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Selwyn Bloch QC & Charlene Hawkins comment on Court of Appeal decision in Prophet Plc v Huggett

The Empire Strikes Back? Triumph of the
Literal Interpretation of Restrictive Covenant Prophet Plc V Christopher
[2014] Ewca Civ 1013 (22 July 2014)

Selwyn Bloch QC and Charlene Hawkins
Cases such as Arbuthnot Fund Managers Ltd. v Rawlings[2003] EWCA Civ 518 (13 March 2003),TFS Derivatives Ltd v Morgan[2005] IRLR 246,Beckett Investment Management Group Limited v Hall[2007] IRLR 793,East England Schools CIC (trading as 4MySchools) v Palmer[2013] EWHC 4138 andUK Power Reserve Ltd v Read and others[2014] EWHC 66 provide strong support for a “benign” or purposive approach to the interpretation of restrictive covenants in order to uphold them rather than to render them unenforceable by a literal, less “commercial” construction. This has been thought to be consistent with the modern approach to interpretation of contracts generally as exemplified by the Supreme Court decision inRainy Sky SA v Kookmin Bank[2011] 1 WLR 2900. That said, there has always been a residual doubt as the extent to which the approach in the employment cases referred to above is one which applies only in the case of ambiguity of the restrictive covenants or even where there is no ambiguity, some of the authorities appearing to extend the benign or commercial approach beyond cases of ambiguity. 

The Court of Appeal, in a decision handed down yesterday, appears to buck the trend (although surprisingly none of the above cases are referred to in the judgment).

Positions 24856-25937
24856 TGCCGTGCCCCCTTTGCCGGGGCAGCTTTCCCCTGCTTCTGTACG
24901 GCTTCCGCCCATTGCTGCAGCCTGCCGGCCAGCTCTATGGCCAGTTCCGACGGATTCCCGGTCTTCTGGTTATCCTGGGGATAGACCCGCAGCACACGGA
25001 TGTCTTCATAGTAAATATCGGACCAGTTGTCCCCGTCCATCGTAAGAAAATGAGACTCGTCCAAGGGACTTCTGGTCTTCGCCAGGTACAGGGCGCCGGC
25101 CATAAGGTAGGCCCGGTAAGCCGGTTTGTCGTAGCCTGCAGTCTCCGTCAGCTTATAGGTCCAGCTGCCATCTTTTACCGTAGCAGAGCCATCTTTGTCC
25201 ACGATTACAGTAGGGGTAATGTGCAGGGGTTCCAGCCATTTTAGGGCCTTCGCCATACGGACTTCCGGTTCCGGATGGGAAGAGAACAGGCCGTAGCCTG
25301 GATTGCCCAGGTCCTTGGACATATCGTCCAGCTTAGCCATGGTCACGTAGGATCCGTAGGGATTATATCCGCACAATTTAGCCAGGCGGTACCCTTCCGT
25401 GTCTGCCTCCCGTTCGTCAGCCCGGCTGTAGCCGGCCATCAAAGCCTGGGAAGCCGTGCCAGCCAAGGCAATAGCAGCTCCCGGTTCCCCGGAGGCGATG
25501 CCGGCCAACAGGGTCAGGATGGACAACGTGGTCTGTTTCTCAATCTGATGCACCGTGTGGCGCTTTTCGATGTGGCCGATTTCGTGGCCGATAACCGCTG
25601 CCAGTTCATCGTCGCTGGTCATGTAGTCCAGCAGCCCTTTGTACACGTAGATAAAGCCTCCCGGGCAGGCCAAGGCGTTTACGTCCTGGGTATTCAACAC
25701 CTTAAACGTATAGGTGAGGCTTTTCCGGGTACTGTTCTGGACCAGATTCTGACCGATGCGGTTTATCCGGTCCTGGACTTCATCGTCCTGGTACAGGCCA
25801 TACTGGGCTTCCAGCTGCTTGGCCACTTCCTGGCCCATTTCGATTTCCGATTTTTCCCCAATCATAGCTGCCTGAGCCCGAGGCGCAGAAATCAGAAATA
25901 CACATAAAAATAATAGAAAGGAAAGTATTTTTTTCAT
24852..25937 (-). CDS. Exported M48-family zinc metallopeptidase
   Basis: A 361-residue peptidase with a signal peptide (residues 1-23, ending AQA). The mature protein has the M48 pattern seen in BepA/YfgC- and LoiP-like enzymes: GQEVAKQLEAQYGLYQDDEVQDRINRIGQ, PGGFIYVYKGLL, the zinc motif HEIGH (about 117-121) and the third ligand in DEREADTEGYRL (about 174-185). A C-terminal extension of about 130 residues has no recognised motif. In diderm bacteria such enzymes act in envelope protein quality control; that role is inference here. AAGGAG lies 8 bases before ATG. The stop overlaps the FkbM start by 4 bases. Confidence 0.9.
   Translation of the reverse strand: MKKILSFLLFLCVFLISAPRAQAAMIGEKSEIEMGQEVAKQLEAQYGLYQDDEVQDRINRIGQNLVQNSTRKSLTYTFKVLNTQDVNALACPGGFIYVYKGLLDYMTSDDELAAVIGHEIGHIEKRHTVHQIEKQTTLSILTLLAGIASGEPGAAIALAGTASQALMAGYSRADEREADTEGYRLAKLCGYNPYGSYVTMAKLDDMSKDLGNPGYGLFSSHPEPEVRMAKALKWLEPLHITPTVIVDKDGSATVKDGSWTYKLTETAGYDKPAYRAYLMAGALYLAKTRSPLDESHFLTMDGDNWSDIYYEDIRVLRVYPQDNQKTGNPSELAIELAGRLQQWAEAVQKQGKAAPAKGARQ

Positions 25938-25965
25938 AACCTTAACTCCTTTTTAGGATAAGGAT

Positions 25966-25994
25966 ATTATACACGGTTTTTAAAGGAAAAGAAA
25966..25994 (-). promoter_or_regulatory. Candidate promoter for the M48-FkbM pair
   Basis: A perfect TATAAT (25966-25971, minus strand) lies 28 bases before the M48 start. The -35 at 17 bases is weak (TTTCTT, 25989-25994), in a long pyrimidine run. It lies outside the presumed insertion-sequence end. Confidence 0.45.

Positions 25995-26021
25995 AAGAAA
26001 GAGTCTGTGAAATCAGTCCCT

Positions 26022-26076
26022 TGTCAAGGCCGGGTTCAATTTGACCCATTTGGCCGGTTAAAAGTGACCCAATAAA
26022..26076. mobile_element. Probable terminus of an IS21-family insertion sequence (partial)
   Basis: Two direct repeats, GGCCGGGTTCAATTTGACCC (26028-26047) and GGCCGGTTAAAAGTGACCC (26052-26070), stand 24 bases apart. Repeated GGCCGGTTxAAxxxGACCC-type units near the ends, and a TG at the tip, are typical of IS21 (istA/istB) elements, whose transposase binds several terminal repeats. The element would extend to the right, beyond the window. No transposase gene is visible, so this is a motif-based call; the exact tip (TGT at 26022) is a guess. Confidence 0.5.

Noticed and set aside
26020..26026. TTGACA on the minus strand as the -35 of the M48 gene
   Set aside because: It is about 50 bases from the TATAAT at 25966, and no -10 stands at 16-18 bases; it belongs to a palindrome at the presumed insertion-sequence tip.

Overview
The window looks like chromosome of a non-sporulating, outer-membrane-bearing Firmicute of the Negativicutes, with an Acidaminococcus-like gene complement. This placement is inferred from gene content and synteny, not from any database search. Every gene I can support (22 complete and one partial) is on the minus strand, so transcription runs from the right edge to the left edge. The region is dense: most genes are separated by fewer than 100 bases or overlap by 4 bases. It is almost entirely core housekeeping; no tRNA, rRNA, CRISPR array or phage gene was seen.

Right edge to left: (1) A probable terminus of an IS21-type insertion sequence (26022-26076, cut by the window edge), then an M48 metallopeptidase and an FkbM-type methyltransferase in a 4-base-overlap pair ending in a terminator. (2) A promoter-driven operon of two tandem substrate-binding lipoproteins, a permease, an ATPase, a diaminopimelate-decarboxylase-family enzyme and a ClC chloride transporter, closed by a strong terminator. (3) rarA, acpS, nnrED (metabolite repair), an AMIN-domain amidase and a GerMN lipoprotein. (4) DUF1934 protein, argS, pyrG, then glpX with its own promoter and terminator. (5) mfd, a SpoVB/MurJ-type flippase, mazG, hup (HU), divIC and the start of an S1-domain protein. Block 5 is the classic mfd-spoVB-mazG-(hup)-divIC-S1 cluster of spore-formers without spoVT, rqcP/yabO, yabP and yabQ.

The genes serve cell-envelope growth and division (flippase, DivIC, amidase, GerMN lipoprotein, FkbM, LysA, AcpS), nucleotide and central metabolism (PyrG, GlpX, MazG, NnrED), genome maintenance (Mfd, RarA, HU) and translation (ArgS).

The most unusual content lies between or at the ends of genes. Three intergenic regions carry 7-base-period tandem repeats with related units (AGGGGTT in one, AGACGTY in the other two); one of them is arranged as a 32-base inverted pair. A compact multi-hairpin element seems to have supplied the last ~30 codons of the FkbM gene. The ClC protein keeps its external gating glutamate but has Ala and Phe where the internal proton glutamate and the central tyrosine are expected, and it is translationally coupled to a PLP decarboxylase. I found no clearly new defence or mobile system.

Mr Huggett resigned from Prophet Plc (a supplier of computer software to the fresh produce sector) to go and work for K3 Business Solutions Ltd (‘K3′), which also targeted the fresh produce sector. His contract of employment with Prophet Plc included a 12 month post termination restriction as follows: 

“The Employee shall not…directly or indirectly, carry on or be engaged, concerned or interested in any business which is similar to, or competes with, any business of the Company in which the Employee shall have worked whilst employed hereunder (in that they provide computer software systems of whatever kind to any company involved in the fresh produce industry within the geographical area (namely the United Kingdom)… Provided that this restriction shall only operate to prevent the Employee from being so engaged, employed, concerned or interested in any area and in connection with any products in, or on, which he/she was involved whilst employed hereunder.” 

It was common ground that the first sentence of the restrictive covenant, if it stood alone, would be unenforceable as an unreasonable restraint of trade. Accordingly, the issue was as to the construction of the second part of the sentence (the proviso), which was an attempt to narrow down the scope of the restriction. 

The problem, however, was that Mr Huggett, during his employment with Prophet Plc had only ever been “involved” with two products, namely Pr2 and Pr3, which neither K3 nor any company other than Prophet Plc provided. Accordingly, a literal interpretation of the restrictive covenant rendered the protection meaningless. 

Prophet Plc offered no less than five possible interpretations of the covenant to afford it the protection it desired. Whilst the High Court did not accept these interpretations, it sought to render the covenant enforceable and meaningful by adding the words “or similar thereto” to the end of the clause in order to cure what was considered to be a drafting mistake and give effect to what it was thought the parties had intended to achieve by the clause. 

The Court of Appeal reversed this decision. Whilst it was accepted that a literal reading of the proviso resulted in the clause having“no relevant teeth and as imposing no material restraint upon Mr Huggett”, the Court of Appeal found that the clause had been specifically and carefully worded, that the meaning of the clause was “unambiguously clear” in that it only caught those products that Mr Huggett had in fact been involved with (namely Pr2 and Pr3) and, as a result, Prophet Plc was stuck with a toothless restriction.